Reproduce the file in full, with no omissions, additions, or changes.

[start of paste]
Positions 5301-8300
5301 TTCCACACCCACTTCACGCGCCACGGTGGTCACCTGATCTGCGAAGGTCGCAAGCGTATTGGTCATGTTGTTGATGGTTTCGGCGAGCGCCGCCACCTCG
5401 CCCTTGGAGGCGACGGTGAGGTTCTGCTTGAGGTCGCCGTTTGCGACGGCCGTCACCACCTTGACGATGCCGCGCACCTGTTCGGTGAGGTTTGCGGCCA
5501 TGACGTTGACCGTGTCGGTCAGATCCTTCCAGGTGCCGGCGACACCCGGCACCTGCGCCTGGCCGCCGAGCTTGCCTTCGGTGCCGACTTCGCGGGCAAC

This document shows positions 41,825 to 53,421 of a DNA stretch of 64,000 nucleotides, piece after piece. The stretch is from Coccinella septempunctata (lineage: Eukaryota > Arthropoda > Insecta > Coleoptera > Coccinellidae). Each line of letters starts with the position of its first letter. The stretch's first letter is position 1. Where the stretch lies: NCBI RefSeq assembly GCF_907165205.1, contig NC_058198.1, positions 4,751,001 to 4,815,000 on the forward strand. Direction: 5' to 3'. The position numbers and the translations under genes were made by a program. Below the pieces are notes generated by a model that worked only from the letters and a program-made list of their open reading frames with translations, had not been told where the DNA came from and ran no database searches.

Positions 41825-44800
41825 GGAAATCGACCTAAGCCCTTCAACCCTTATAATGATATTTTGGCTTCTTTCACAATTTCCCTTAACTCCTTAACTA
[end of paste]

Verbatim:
Positions 5301-8300
5301 TTCCACACCCACTTCACGCGCCACGGTGGTCACCTGATCTGCGAAGGTCGCAAGCGTATTGGTCATGTTGTTGATGGTTTCGGCGAGCGCCGCCACCTCG
5401 CCCTTGGAGGCGACGGTGAGGTTCTGCTTGAGGTCGCCGTTTGCGACGGCCGTCACCACCTTGACGATGCCGCGCACCTGTTCGGTGAGGTTTGCGGCCA
5501 TGACGTTGACCGTGTCGGTCAGATCCTTCCAGGTGCCGGCGACACCCGGCACCTGCGCCTGGCCGCCGAGCTTGCCTTCGGTGCCGACTTCGCGGGCAAC

This document shows positions 41,825 to 53,421 of a DNA stretch of 64,000 nucleotides, piece after piece. The stretch is from Coccinella septempunctata (lineage: Eukaryota > Arthropoda > Insecta > Coleoptera > Coccinellidae). Each line of letters starts with the position of its first letter. The stretch's first letter is position 1. Where the stretch lies: NCBI RefSeq assembly GCF_907165205.1, contig NC_058198.1, positions 4,751,001 to 4,815,000 on the forward strand. Direction: 5' to 3'. The position numbers and the translations under genes were made by a program. Below the pieces are notes generated by a model that worked only from the letters and a program-made list of their open reading frames with translations, had not been told where the DNA came from and ran no database searches.

Positions 41825-44800
41825 GGAAATCGACCTAAGCCCTTCAACCCTTATAATGATATTTTGGCTTCTTTCACAATTTCCCTTAACTCCTTAACTA